Benchmark and Performance Goals


A recent interaction with one of my newer clients left me wondering about whether they set impossibly high standards for themselves, knowing that it could be easier to claim failure to achieve their goal(s) as it was so difficult to attain or if they even set them at all. It really is a very personal and I believe, a vital step to maximise and allowing you to enjoy the learning process. While you can simply learn and play for the sake of learning and playing, you will enjoy the “game” more if you had an objective for getting involved in one of the most demanding and frustrating activities.

I currently hold black belts in Shotokan and Kissaki-kai Karate but learning and achieving the black belt in Brazilian Jiu Jitsu has been one of the most difficult personal achievements to date and I realise there is still so much more to learn. Naturally there are ups and downs in all learning but it is in the moments of failures and disappointments are where my lightbulb moments were possible and “learning” was done. After all, there is no point in switching on another light in an already bright room. So we learn from our failures. We must learn and adapt and improvise. In surpassing those failures and reaching a solution is where we can find fulfilment and growth.
I use the S.M.A.R.T. goal setting format and thought I would share this useful personal performance tool again.S.M.A.R.T. stands for Specific, Measurable, Attainable, Realistic, and Timely. There are a lot of articles already written on this tool so I shall leave you to find out which explanation works best for you. I find that this helps to reduce the temptation to set impossibly high or unachievable and probably unrealistic goals of which I was guilty once upon a time. Learning how to avoid falling into this trap allows you to enjoy and progress in the learning of your chosen art. I strongly recommend all clients use this for for their fitness and martial arts goal setting.

One of my interests, Brazilian Jiu Jitsu; I realised early on that it is more a “marathon style” of learning as there are so many variables that are beyond your control and it is all too easy to feel frustrated with a lack of perceived progression. It takes a while for your body to develop to the physical rigors, memorizing a seemingly unending spectrum of techniques and developing the ability to recognise the circumstances that a matching technique can be performed, and at the beginning you will feel so excited about the recognising the opportunity to do the technique and at that moment you mind goes blank. How frustrating!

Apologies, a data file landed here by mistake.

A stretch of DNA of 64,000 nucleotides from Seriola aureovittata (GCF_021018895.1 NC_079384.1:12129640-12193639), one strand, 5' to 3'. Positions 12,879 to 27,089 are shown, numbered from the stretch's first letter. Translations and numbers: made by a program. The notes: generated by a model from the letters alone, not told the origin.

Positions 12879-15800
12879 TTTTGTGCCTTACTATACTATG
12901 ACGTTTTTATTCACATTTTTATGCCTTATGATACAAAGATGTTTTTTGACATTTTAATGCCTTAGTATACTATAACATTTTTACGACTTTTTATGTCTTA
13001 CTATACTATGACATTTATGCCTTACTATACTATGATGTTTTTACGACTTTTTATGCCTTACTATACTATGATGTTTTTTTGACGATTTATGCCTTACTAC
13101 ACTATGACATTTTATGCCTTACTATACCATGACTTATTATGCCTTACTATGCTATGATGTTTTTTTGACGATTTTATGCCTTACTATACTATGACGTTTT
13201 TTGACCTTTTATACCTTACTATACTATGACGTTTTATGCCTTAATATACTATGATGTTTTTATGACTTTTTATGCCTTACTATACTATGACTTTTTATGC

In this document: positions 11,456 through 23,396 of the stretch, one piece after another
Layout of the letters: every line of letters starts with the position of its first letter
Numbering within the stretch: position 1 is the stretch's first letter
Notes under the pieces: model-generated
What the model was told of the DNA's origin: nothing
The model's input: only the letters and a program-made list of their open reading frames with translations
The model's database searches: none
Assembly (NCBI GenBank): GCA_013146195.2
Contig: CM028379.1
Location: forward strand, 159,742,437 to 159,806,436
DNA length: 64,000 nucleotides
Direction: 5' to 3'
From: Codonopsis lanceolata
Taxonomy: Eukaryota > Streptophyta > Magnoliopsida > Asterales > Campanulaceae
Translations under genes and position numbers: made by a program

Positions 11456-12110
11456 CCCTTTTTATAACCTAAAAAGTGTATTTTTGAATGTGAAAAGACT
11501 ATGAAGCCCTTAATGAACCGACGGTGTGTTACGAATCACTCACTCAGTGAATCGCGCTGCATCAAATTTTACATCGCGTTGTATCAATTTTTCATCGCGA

A strange but effective tool I have discovered that worked for me was to be relaxed or have a minor mnemonic or physical distraction like chewing gum or humming a tune in your head. My coach Rodney recommends listening to your exhale phase of your breathing pattern and focus on that. It almost felt as if I was eavesdropping on a conversation which made me listen a little harder and pay a little more attention to the details. I would practice the technique and follow the details as presented then after a while, I would tweak the movements to better suit my physical abilities. Remembering the steps always proved to be the most challenging aspect. I keep a written training notebook and have done so since 2003. It helps to jog the memory but not always depending on whether I can decipher my notations and scribbles. These auxiliary tool are part of my method to remember techniques. Of course, some of you already share and circulate video snippets of the classes so that will also be useful to learning.

I think it will not be possible to avoid failures and disappointments when working on any given technique, however; I believe that if you are failing in the right direction, you will eventually get to your destination!